Adrienne Masler

Lessons in Home-Grown Magic

An Open Letter to Clinton Supporters

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To Clinton supporters and others who are reeling from the results of this election:

We need time and space to take care of ourselves, to process this grief and fear. Cry. Light a candle. Take a long walk. Give hugs. Reach out to others. Read this essay by Martha Beck that is still making me vibrate with powerful energy.

When you’re ready to move forward again, consider this. We focused a lot of energy and power on Clinton. She won’t be our next president, but that power and energy hasn’t just disappeared into a black hole of doom. It’s come back to its source: us.

This may be the kick in the pants we need to get out of our armchairs, for those of us who were in them, and to find new ways to take action together. We can use the power that’s snapped back to us to build grassroots movements, protect each other and the planet, and build community.

In the next few days I’ll be gathering with friends to strategize our next moves. One friend is keen on voting reform, specifically starting a NY chapter of FairVote.┬áThere’s a book I’d love to read in community, and I have other ideas that I will be posting after more reflection.

What I saw in Clinton over the last year and a half was a woman standing up in the spotlight, raising her voice to speak for us while facing the most scrutiny and judgment ever heaped on a presidential candidate. My own childhood taught me that if I wanted to stay safe, I had to stay small and on the margins. I’ve been afraid to be seen and heard, because any time I dared to show my true colors as a kid, I was laughed at, yelled at, or considered broken and in need of fixing. Well, between Clinton’s example and the redistribution of power that we’re experiencing in the wake of the election, I am done playing small. I’ve stayed out of politics and kept silent because I’m an introvert and a Highly Sensitive Person; my skin is thinner than most, which can be a superpower but often feels like a liability. No more of that. I will need to find my own way to speak up and participate. I will probably never be on the front lines of a protest, or even anywhere near one, but I will work behind the scenes in my daily life to make connections, build community, and inspire others.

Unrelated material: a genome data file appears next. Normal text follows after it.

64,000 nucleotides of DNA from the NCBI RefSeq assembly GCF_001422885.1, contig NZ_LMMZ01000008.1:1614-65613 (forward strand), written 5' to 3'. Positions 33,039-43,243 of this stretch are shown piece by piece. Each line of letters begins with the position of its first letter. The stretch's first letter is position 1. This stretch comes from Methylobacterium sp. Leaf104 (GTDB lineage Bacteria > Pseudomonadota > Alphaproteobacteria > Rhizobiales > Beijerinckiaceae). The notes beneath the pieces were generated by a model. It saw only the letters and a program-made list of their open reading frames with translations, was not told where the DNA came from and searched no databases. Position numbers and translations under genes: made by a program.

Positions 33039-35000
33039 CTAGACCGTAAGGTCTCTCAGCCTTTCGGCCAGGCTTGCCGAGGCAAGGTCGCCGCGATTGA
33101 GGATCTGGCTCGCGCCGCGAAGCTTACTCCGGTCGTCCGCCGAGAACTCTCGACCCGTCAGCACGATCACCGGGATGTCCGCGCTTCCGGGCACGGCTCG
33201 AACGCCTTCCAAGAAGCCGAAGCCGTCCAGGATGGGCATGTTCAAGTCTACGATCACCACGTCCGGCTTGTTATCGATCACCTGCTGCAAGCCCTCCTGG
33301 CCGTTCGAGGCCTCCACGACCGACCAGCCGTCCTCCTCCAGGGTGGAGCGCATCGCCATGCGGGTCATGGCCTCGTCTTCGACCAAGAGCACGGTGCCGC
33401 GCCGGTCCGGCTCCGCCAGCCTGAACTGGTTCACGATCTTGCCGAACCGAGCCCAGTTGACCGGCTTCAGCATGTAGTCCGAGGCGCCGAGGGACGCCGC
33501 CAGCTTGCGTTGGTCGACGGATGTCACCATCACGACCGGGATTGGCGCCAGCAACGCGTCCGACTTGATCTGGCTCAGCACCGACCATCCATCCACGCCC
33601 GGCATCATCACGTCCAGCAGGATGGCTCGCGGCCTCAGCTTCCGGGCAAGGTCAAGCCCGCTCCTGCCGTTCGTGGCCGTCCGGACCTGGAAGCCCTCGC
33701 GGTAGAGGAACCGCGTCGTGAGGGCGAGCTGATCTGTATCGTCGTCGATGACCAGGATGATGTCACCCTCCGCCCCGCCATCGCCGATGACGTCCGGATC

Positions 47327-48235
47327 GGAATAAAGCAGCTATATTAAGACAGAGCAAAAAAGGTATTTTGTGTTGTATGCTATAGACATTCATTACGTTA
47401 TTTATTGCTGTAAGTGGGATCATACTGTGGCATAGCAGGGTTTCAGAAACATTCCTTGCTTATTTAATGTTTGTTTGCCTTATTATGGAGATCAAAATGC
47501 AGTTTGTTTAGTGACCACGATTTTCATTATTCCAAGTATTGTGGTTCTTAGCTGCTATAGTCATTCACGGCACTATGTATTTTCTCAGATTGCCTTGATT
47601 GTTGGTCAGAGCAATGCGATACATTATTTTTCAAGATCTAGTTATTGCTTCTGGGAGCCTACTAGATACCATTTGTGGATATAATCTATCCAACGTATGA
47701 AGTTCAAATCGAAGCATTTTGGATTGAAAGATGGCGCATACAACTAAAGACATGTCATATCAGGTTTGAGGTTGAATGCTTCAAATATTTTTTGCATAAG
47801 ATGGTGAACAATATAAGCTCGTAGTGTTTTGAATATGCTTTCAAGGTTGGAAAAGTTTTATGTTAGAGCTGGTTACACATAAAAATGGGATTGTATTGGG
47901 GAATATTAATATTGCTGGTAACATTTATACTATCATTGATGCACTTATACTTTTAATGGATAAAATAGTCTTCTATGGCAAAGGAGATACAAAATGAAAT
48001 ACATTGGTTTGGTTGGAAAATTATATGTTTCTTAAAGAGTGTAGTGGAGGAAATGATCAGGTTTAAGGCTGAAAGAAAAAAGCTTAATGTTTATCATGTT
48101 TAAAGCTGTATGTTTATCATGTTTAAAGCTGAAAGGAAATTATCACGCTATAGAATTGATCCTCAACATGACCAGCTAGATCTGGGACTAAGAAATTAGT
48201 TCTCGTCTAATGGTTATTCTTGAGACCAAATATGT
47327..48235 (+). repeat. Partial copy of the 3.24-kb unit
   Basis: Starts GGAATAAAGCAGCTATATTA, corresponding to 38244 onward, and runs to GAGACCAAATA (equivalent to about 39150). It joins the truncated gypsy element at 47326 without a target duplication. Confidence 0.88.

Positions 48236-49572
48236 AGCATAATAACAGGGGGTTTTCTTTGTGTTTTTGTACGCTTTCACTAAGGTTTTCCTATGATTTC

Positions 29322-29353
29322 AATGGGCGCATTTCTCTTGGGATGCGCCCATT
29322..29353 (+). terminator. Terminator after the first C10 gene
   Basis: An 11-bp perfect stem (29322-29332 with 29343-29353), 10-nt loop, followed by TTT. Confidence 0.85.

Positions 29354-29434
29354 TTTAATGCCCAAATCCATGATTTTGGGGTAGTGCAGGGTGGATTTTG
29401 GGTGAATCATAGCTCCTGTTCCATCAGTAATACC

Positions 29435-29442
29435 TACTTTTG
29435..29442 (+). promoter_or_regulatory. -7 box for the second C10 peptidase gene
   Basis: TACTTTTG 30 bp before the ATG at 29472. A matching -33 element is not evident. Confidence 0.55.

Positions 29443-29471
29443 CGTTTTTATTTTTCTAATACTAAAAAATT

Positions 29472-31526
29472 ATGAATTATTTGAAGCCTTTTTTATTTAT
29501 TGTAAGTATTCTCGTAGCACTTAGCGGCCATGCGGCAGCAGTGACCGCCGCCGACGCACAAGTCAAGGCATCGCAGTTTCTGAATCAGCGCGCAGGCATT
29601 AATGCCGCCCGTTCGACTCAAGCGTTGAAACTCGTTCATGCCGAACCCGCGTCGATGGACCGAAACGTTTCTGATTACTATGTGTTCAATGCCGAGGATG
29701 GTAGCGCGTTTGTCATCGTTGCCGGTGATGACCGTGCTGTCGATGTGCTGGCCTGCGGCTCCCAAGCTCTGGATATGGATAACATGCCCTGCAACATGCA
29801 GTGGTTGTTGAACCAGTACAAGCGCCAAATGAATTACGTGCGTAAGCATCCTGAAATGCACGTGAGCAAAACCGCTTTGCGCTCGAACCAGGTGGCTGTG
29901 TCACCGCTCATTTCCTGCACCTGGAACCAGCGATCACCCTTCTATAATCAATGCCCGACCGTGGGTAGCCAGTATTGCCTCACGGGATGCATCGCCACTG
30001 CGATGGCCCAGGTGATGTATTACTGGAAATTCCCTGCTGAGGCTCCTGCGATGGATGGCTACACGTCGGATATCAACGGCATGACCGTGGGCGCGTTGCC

I’m so thankful for all the “come together” messages I’m seeing from you. This is the silver lining: realizing that we really are in this together, that we must, can, and will be the change we want to see, and that we are stronger together.

Many of you may not be ready for this, so remember it a little way down the road. Trump may be the personification of the patriarchy, but the people who voted for him had many different reasons for doing so. We need to know what those reasons are. We need to share our own reasons for being afraid of his presidency. We need to hear and be heard, and we need to find common ground with our neighbors and family members who have scared the shit out of us with their choice to vote for a misogynistic, abusive bully. Partisanship won’t disappear on its own and it won’t end by magically picking the exact right candidates in the next election. It will end when we reform our voting system and start actually talking respectfully to each other again.

I am not suggesting that we tolerate hate speech or violence. I am suggesting that we did win the popular vote, and we have it within us to be leaders in reconciliation. Yes, I’m scared too. This whole standing up and speaking out thing is pretty new. I don’t think that I’m ready to truly listen yet, but I do know that’s the direction we have to go in if we want to make the best of the next four years and create different results in our communities, states, and nation during that time and beyond.

I love you. I believe in us and what we can do together. I’m here with you now while we cry. Let me know when you’re ready to get back to work.

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